New York has many landmarks that characterize the city, capturing its essence as an environment at the intersection of nature and culture. Central Park is chief among them, for its size, its centrality, and its recognizability to tourists. Ubiquitous in numerous classic movies, the park serves as an enormous lung for the city, providing fresh air and green views in an otherwise concrete jungle. Its history is deeply interesting. Perhaps the most interesting fact about it is that, despite the common conception of most parks, Central Park is actually not natural and its construction likely demanded even more time and resources than most New Yorkers imagine, given that the land used to be an irregular area full of swamps, cliffs, and rocky outcroppings.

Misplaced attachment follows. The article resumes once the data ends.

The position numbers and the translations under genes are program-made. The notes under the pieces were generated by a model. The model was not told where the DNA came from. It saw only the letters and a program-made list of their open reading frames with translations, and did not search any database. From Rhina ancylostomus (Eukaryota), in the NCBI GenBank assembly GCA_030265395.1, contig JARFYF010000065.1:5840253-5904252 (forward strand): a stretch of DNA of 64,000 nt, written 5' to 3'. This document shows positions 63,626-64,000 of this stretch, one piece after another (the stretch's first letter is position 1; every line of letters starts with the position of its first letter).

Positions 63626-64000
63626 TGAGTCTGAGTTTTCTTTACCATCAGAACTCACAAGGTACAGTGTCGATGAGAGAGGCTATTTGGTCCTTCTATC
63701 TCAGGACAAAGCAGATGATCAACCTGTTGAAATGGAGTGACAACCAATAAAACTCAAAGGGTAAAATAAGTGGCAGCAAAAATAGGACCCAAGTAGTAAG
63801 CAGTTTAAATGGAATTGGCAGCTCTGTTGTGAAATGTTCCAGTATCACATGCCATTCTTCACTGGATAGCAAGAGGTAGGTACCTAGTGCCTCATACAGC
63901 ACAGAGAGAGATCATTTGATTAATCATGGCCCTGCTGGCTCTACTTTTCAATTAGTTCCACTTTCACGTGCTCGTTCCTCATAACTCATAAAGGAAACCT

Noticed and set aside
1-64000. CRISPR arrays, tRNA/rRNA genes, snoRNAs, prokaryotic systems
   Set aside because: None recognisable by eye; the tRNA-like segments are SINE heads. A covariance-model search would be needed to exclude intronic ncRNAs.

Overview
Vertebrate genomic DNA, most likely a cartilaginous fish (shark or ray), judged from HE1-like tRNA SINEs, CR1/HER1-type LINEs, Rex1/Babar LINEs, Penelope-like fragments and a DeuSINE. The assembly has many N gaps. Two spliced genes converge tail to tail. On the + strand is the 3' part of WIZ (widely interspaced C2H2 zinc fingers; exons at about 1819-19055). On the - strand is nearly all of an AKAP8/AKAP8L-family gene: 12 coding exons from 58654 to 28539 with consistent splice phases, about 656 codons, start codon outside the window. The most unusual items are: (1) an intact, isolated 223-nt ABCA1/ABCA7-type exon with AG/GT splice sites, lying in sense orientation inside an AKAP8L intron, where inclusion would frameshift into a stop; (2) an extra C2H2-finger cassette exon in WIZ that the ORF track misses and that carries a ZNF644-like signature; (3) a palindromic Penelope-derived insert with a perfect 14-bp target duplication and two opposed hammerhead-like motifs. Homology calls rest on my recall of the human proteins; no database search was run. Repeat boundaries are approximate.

The Central Park Conservancy is taking advantage of this complicated history by offering a conference on Friday, October 5th focused on the park’s woodlands, design, management, and stewardship. The six hour conference will be held at the Museum of the City of New York and many architects will have the opportunity to attend and learn how to bridge the gap between nature and culture.